EPA also intends to make effects determinations for all listed species available in a draft biological evaluation (BE), which the agency anticipates making available for public comment in November 2023.
The BEs will contain EPA’s draft analysis of the potential effects of the rodenticides on listed species and their designated critical habitats and will identify mitigation measures for these species and critical habitats to avoid or minimize exposure from the rodenticides (Rodenticide Strategy). EPA expects to complete the final BE for the rodenticides in November 2024.
If EPA’s final BE continues to find that rodenticide use is likely to adversely affect listed species or adversely modify their critical habitats, then EPA will initiate formal consultation and share its findings with USFWS, which will use the information in EPA’s BE to inform its biological opinions. If the USFWS determines in its final biological opinions that additional mitigations are necessary to address any jeopardy or adverse modification determination, or to address any incidental take, then EPA will work to ensure that any necessary registration or labeling changes are made.
The PIDs are now available for public comment in their respective pesticide registration review dockets at www.regulations.gov for 75 days. See the Federal Register notice for more information. After the PIDs, the next step in the registration review process is issuing an interim decision.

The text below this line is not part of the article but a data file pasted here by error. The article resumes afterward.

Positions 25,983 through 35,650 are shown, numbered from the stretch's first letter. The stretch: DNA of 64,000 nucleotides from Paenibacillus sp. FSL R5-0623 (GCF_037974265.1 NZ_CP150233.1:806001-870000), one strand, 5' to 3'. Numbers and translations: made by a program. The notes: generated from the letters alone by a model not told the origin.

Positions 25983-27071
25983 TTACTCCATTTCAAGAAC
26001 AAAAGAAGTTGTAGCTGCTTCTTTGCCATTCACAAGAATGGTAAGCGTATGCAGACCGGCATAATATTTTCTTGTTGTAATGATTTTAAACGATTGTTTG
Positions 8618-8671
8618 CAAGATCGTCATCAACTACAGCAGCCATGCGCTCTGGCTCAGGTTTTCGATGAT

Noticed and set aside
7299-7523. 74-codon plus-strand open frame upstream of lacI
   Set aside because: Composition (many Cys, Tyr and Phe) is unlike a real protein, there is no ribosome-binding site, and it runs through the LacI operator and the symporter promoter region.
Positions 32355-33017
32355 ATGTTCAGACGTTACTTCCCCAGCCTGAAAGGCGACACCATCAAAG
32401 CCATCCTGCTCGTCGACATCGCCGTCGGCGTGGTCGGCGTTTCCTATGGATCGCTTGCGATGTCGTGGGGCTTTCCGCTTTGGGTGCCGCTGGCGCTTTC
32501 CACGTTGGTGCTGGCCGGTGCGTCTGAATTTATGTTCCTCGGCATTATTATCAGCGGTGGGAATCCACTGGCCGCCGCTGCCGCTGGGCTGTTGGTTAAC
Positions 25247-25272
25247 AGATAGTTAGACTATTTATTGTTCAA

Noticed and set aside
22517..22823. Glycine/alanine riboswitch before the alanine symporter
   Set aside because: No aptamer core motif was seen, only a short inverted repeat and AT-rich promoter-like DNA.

For more information, visit EPA's rodent control pesticide safety review webpage.
Pest Control Industry Impact
PCT: How will EPA’s decision impact the use of first- and second-generation anti- coagulant rodenticides?
Jim Fredericks: The first, and arguably most significant measure, is RUP (restricted use permit) status for all anti-coagulant rodenticides except first-generation anticoagulants that are packaged in containers less than four pounds. And so what that does is it preserves some first-generation use for consumers for someone to buy at a place like a hardware store. But there are some restrictions there. They have to be pre-packaged in tamper-resistant bait stations. But for the industry, essentially all professional use products would be restricted use.